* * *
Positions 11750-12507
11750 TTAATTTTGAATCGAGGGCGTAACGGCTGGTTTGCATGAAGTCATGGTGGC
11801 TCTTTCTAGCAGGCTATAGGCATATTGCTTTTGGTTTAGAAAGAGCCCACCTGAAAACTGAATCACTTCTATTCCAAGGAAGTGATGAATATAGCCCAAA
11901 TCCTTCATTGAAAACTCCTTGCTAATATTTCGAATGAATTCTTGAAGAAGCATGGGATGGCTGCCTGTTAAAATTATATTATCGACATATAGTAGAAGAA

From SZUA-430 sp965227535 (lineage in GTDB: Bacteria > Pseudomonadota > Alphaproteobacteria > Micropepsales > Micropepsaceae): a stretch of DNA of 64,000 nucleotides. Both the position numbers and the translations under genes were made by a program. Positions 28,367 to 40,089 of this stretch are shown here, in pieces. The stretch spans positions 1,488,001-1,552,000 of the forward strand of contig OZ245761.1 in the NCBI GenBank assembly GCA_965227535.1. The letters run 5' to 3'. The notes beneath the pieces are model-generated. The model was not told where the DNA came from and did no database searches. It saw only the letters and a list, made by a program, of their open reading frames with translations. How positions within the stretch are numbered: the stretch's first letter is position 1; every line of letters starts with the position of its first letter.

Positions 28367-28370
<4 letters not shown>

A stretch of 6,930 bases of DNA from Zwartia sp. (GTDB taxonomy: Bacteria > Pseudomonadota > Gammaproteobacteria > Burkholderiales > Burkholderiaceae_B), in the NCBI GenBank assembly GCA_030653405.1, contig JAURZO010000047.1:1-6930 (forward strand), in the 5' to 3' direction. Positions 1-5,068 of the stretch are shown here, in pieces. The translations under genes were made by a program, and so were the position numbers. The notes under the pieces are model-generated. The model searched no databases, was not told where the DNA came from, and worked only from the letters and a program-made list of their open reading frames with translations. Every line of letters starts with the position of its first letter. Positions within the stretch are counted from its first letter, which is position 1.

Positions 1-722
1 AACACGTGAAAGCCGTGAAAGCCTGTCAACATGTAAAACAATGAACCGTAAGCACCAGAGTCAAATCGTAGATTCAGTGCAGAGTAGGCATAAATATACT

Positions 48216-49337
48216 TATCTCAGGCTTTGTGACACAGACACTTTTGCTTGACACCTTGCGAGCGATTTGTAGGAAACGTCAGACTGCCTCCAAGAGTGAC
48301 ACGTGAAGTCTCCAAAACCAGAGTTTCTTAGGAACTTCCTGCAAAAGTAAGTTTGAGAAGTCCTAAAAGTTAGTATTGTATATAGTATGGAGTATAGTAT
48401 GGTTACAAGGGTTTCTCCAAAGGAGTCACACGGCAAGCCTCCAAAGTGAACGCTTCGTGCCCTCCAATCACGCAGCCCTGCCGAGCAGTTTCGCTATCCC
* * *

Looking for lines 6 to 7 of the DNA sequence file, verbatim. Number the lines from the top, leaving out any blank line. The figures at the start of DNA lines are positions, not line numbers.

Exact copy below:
Positions 28367-28370
<4 letters not shown>